Review: NXG NX-BAS-500 subwoofer
I can remember when there were only two companies, M&K and Velodyne, that made good subwoofers. Thanks to the explosion in Chinese manufacturing, there are now so many companies making subwoofers-and so many making good ones-that it's impossible even to be aware of them all, much less have hands-on experience with all their products.
One that I just found out about is NXG Technology. The company says it's been around 10+ years, a claim you'll believe when you see the look of its website.
NXG's products look mostly standard-issue; the company's "thing" is the "rose-gold injection-molded metallic-anodized" woofer cone used on its higher-priced speakers. Based on the way the material feels, I'd guess it's polypropylene with a metallic finish applied. Looks cool, though.
With its rose-gold diaphragm, extra-beefy rubber surround, and reasonable $399 price, the top-of-the-line NX-BAS-500 subwoofer seemed worth checking out. The 12-inch woofer is powered by an amp rated at 500 watts-but that's the notoriously ill-defined dynamic power, not RMS power, which means they should probably have put quotation marks around "watts."
My spirits sunk as I lifted the NX-BAS-500 out of the box. It's light for its size, and its apparently thin MDF walls yielded a loud, resonant "thunk," accompanied by a slight high-pitched rattle/vibration sound, when I rapped my knuckle against them. A flimsy subwoofer cabinet tends to create unwanted resonances and an awful, annoying, boomy sound. Considering the lightweight construction and the generic look of the matte-black vinyl wrap, I was getting the impression the NX-BAS-500 was one of those Chinese-sourced audio products that the branding company never even bothers to evaluate before they start selling it. (Yep, it happens. A lot.)
"Let's just get this over with," I thought to myself as I loaded the Terminator: Salvation Blu-ray. I figured the NX-BAS-500 would choke on this movie's super-dynamic soundtrack, especially in the scene involving the attack of giant robot, then robo-motorcycles chasing a jumbo tow truck, then a couple of A-10s attacking a robo-hovercraft. I calibrated my system (Sunfire CRM-2 left, center, and right speakers with CRM-2BIP surrounds) then turned up the sub an additional +2 dB.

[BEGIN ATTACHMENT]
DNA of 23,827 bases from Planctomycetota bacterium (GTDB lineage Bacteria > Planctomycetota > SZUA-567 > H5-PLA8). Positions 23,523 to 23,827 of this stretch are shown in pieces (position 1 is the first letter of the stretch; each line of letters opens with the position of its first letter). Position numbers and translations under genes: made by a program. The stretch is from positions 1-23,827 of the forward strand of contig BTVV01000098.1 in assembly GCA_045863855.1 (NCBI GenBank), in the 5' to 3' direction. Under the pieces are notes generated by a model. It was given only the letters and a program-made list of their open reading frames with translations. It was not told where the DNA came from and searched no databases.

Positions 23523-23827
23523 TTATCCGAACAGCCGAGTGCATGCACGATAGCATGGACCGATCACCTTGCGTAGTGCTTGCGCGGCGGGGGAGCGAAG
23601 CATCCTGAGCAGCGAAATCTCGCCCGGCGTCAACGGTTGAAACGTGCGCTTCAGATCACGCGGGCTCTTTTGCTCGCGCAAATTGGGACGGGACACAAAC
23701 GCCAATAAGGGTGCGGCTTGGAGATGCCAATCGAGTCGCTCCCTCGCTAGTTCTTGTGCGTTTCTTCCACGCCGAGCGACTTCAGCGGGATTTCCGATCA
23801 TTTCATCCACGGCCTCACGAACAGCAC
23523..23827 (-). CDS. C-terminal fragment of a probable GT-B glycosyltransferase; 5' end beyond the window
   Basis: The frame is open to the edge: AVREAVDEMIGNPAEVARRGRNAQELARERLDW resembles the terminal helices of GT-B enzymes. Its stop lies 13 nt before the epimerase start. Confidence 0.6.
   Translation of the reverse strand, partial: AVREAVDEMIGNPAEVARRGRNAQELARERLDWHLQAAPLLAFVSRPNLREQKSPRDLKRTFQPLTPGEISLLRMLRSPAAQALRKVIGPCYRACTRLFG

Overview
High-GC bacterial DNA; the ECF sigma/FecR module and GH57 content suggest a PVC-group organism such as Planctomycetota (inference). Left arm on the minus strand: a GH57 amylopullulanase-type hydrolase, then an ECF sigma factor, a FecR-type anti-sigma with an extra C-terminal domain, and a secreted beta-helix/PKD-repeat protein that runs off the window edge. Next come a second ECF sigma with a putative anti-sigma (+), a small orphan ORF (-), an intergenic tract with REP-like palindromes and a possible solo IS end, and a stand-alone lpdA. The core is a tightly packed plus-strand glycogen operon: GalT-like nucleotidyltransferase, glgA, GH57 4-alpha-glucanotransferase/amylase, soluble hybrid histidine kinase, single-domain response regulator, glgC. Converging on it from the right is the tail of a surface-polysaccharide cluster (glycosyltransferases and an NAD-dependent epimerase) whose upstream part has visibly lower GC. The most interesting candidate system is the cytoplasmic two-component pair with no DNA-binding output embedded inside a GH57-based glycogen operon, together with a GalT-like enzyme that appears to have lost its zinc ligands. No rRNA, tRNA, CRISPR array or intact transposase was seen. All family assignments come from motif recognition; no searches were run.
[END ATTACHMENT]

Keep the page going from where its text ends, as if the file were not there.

But the NX-BAS-500 not only didn't choke, it sounded great. Even when I pushed the volume up to the limits of my 150-watt-per-channel AudioControl Savoy amp, I heard no distortion, no compression, and no port noise from the NX-BAS-500.
"OK, let's take it up a notch," I thought, loading Star Wars, Episode II: Attack of the Clones. The opening scene is one of the toughest bass tests in moviedom, beginning with loads of bottom-octave (20-40 Hz) energy from a passing spaceship, then intense second-octave (40-80 Hz) energy when the ship explodes. No problem for the NX-BAS-500. Although it didn't have the floor-shaking power of monster subs like the Hsu Research VTF-15H, the NX-BAS-500 reproduced even the deepest notes without distortion.
Same thing happened when I put on the recording of Saint-Säens' "Organ Symphony" from the Boston Audio Society test discs. Again, the NX-BAS-500 didn't shake the floor, but it also didn't distort, even when the organ hit the music's 16-Hz deepest note.
Playing other musical selections from my test disc, I was impressed at how even and well-defined the NX-BAS-500 sounded through the bottom two octaves of bass. I've heard punchier-sounding subs, but most of those deliver an exaggerated sense of punch-a fun thrill ride for those who want a fun thrill ride, but I prefer a neutral and natural sound. This is definitely not one of those "home theater only" subs with all power and no finesse; it's a very good music sub, too.
Because my Sunfires are pretty small, I set the crossover in my Denon receiver to 100 Hz. This revealed what I consider the NX-BAS-500s only real flaw-it seems to de-emphasize the region around 70 to 100 Hz a bit. Melodic bass lines like the ones Ron Carter plays on jazz guitarist Steve Khan's Let's Call This didn't have quite the growl and dynamics I'd like to hear. So I recommend using the NX-BAS-500 with larger satellites that can be crossed over at 80 Hz, such as the better models in our recent minispeaker roundup.